- Someday, you may forget about a brokerage account. That seems absurd. It sounds impossible. How could you forget about your own money? But it happens. Imagine you opened an account using a small amount of money just after you graduated college. Maybe you bought some shares of a mutual fund that tracks a broad market index. You added a little bit of money to the account here and there, but not much. Time passed. You got busy and stopped looking at the statements mailed to you each month. Then you started a new job, and the firm that administers the company’s 401(k) plan, Well-Known Brokerage, Inc., made a great presentation at your workplace about saving and investing. You decided to open a personal account with them and started investing regularly. Maybe you even used automatic deductions from your pay (smart move!). Years pass. You switch jobs again, rolling your 401(k) money into an IRA at Well-Known Brokerage.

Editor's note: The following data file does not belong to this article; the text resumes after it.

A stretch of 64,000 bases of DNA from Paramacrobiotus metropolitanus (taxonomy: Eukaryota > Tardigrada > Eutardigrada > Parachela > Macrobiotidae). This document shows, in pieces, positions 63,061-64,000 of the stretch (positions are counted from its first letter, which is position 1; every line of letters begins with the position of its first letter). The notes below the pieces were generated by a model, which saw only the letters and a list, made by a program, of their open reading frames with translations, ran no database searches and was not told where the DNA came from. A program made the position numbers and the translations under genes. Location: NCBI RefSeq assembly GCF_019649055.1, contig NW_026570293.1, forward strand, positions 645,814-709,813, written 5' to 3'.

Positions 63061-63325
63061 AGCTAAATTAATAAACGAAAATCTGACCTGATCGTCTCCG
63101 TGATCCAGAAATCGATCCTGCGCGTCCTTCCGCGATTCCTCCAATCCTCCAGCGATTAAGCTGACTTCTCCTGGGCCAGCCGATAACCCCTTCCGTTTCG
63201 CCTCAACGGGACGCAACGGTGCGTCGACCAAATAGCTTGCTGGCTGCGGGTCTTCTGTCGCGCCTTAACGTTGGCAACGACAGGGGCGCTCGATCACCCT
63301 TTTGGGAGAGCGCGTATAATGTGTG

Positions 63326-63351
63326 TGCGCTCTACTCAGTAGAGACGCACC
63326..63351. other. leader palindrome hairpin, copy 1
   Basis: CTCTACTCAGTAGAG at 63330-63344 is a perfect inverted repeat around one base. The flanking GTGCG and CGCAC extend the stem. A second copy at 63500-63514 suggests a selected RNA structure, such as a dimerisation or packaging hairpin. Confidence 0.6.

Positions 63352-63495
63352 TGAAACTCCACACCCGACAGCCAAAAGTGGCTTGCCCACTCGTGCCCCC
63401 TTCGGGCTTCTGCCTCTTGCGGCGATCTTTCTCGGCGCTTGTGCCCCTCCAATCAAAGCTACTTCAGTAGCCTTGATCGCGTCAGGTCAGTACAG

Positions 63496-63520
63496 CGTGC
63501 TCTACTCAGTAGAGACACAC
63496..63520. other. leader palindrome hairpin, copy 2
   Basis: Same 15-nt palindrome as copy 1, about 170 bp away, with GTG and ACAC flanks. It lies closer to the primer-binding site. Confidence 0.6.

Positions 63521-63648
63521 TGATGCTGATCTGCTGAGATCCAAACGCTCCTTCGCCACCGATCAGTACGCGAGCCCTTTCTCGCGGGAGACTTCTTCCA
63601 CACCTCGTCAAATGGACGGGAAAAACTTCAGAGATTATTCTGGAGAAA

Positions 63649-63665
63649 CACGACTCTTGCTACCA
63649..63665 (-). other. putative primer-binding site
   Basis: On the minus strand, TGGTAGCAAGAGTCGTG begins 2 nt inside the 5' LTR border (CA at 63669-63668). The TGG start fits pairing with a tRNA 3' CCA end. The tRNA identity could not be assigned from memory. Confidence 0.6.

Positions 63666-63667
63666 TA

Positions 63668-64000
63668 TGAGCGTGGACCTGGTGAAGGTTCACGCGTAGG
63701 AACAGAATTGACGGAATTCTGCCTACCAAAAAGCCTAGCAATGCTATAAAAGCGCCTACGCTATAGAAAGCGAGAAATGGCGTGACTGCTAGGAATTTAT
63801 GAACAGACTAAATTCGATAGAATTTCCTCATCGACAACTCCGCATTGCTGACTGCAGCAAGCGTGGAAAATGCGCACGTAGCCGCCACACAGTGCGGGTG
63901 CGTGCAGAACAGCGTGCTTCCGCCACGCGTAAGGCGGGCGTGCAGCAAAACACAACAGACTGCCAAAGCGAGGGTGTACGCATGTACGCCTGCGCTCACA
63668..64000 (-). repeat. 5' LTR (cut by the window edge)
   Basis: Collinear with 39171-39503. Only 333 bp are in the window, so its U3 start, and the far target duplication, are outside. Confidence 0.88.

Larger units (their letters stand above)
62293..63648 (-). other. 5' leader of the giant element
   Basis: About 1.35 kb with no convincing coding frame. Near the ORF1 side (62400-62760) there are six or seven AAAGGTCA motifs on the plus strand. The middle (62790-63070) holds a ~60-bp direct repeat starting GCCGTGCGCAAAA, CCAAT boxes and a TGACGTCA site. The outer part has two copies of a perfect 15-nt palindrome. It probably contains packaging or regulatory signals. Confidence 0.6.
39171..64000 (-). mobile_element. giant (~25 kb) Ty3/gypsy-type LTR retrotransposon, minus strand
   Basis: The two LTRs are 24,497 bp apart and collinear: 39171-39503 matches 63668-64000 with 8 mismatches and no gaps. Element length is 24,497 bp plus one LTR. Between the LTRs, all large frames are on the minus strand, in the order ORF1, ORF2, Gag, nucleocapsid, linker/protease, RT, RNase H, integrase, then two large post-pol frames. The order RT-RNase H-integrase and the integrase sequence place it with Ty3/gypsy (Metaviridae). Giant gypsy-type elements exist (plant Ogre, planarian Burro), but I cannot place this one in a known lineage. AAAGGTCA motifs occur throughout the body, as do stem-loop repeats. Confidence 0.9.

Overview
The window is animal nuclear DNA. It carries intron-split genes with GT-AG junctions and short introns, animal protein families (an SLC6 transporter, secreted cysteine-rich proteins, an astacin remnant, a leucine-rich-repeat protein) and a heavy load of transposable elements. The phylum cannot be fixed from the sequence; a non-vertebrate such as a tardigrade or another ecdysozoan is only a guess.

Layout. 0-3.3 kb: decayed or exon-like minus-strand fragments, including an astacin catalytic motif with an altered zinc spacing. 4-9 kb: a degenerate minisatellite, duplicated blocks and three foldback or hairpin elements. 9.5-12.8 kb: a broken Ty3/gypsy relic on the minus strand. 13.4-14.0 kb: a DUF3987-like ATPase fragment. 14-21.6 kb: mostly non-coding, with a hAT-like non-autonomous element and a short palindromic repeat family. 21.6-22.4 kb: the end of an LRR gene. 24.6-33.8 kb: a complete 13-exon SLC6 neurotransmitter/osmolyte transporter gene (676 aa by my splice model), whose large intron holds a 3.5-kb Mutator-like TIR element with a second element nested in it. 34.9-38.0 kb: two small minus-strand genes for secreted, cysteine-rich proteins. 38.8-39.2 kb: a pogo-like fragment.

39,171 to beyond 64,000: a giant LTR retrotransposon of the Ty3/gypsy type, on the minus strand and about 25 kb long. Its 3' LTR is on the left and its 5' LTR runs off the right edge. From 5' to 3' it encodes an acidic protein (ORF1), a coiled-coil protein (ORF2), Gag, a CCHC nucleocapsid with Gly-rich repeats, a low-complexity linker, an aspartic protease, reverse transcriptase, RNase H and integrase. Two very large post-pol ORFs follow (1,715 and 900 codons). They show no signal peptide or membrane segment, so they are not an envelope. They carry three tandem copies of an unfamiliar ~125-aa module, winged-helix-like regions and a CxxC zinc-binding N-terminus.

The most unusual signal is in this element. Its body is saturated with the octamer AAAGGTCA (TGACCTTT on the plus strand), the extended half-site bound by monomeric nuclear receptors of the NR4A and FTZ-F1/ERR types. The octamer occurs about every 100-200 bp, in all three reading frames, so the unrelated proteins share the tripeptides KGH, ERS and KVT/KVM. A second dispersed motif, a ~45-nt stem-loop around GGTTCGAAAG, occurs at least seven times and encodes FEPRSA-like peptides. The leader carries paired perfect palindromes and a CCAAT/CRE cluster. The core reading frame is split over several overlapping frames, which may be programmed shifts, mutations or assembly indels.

Now you’re in your 40s. You have kids, a mortgage, a career. Guess what — you forgot about that first brokerage account you had, right out of college.
- A final reason to think twice before opening multiple brokerage accounts is the increased risk of identity theft. The more firms that have access to sensitive information about you, the more likely your personal data could get hacked. While not a huge risk, it is something to keep in mind. If you do use more than one brokerage firm, make sure you have different passwords for each of them.
There are good reasons in favor and good reasons against having more than one brokerage account. Whatever you decide and whatever is held in your brokerage accounts, trade and invest thoughtfully.
Do you use multiple brokers or keep all your investments centralized? Let us know in the Comments Section below.